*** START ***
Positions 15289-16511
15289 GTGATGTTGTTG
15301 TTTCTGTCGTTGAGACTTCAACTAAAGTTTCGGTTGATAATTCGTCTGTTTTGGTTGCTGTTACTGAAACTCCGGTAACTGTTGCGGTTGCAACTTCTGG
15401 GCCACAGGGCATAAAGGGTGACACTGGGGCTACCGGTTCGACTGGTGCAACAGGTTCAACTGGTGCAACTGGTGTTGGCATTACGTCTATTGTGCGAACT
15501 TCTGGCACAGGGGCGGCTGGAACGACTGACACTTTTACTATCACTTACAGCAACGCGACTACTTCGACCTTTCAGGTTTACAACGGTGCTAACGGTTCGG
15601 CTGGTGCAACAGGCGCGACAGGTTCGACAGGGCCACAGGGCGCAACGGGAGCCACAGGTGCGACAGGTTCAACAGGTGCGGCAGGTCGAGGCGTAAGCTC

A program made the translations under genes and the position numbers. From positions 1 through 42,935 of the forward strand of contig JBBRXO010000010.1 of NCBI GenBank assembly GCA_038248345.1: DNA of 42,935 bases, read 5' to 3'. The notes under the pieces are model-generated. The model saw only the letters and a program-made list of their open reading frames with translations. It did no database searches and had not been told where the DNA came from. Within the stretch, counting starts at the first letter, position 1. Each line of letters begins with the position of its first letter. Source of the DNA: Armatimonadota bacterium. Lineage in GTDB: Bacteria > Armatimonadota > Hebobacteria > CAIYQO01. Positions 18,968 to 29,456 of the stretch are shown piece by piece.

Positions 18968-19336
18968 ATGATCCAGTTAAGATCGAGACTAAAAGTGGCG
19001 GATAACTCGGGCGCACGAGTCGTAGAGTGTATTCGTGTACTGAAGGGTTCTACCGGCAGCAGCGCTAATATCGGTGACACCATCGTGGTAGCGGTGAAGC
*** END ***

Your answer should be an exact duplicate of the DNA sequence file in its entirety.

Positions 15289-16511
15289 GTGATGTTGTTG
15301 TTTCTGTCGTTGAGACTTCAACTAAAGTTTCGGTTGATAATTCGTCTGTTTTGGTTGCTGTTACTGAAACTCCGGTAACTGTTGCGGTTGCAACTTCTGG
15401 GCCACAGGGCATAAAGGGTGACACTGGGGCTACCGGTTCGACTGGTGCAACAGGTTCAACTGGTGCAACTGGTGTTGGCATTACGTCTATTGTGCGAACT
15501 TCTGGCACAGGGGCGGCTGGAACGACTGACACTTTTACTATCACTTACAGCAACGCGACTACTTCGACCTTTCAGGTTTACAACGGTGCTAACGGTTCGG
15601 CTGGTGCAACAGGCGCGACAGGTTCGACAGGGCCACAGGGCGCAACGGGAGCCACAGGTGCGACAGGTTCAACAGGTGCGGCAGGTCGAGGCGTAAGCTC

A program made the translations under genes and the position numbers. From positions 1 through 42,935 of the forward strand of contig JBBRXO010000010.1 of NCBI GenBank assembly GCA_038248345.1: DNA of 42,935 bases, read 5' to 3'. The notes under the pieces are model-generated. The model saw only the letters and a program-made list of their open reading frames with translations. It did no database searches and had not been told where the DNA came from. Within the stretch, counting starts at the first letter, position 1. Each line of letters begins with the position of its first letter. Source of the DNA: Armatimonadota bacterium. Lineage in GTDB: Bacteria > Armatimonadota > Hebobacteria > CAIYQO01. Positions 18,968 to 29,456 of the stretch are shown piece by piece.

Positions 18968-19336
18968 ATGATCCAGTTAAGATCGAGACTAAAAGTGGCG
19001 GATAACTCGGGCGCACGAGTCGTAGAGTGTATTCGTGTACTGAAGGGTTCTACCGGCAGCAGCGCTAATATCGGTGACACCATCGTGGTAGCGGTGAAGC